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On 12 June 2013, the Supreme Court gave its decision in the case of Petrodel v Prest, in which Caroline Holley and I acted for Mrs Prest. The importance of the case extends far beyond family law and into vital aspects of company law.
What was the case all about?
Yasmin and Michael Prest were married in London in October 1993. They have four children, aged between 11 and 16. Their marriage broke down in 2008. From the early 1990s, Mr Prest had carried on business as an oil trader. He had three main Isle of Man registered companies through which he traded: Petrodel Resources Ltd, Vermont Petroleum Ltd and Petrodel Upstream Ltd. The companies were part of a group known as the Petrodel Group. Other associated companies were Petrodel Resources (Nevis) Ltd, a company incorporated in St Kitts and Nevis, and a Nigerian company known as Petrodel Resources (Nigeria) Ltd.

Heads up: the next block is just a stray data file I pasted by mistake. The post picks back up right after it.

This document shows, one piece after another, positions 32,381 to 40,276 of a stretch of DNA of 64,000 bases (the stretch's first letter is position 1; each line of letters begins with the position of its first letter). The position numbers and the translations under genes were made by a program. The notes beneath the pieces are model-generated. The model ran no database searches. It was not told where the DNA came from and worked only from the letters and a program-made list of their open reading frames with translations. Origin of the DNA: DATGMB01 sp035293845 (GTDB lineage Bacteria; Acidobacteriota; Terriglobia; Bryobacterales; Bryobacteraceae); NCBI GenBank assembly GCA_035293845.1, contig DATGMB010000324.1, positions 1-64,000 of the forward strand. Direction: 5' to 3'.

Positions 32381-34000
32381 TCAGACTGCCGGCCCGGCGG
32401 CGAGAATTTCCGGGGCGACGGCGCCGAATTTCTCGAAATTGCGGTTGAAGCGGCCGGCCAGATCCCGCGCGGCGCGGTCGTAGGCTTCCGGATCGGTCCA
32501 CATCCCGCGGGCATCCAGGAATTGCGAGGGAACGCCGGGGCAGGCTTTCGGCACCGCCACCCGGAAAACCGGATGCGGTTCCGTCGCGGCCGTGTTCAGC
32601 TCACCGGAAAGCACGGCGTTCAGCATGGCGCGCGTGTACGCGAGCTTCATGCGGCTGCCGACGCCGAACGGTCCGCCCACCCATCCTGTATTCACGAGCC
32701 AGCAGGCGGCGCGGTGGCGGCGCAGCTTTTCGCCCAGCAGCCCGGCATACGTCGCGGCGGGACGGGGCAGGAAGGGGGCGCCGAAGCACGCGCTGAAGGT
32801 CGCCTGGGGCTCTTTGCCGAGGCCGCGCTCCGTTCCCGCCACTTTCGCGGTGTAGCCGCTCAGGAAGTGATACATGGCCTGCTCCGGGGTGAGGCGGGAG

Mrs Prest's claim for a financial order arising from the divorce was heard in the High Court by Mr Justice Moylan in 2011. The hearing lasted three weeks, largely because of the complexity of Mr Prest's business and financial affairs and because, as Mr Justice Moylan decided, his financial disclosure was so incomplete and misleading. In his judgment, the judge said (among other adverse comments about the husband's evidence and disclosure), "I regret to say that I have found the husband to be a wholly unreliable witness. The husband is clearly an extremely intelligent, articulate and astute individual. I formed the clear impression that he regards the proceedings as a game in which he has sought to manipulate the process to his advantage." The judge also held that Mr Prest operated and controlled the Petrodel group and its assets for the benefit of his immediate family: "The wealth within the group is the family’s wealth to which the husband has unrestricted access. I am satisfied that the husband is both the effective owner and controller of the whole of the Petrodel corporate structure."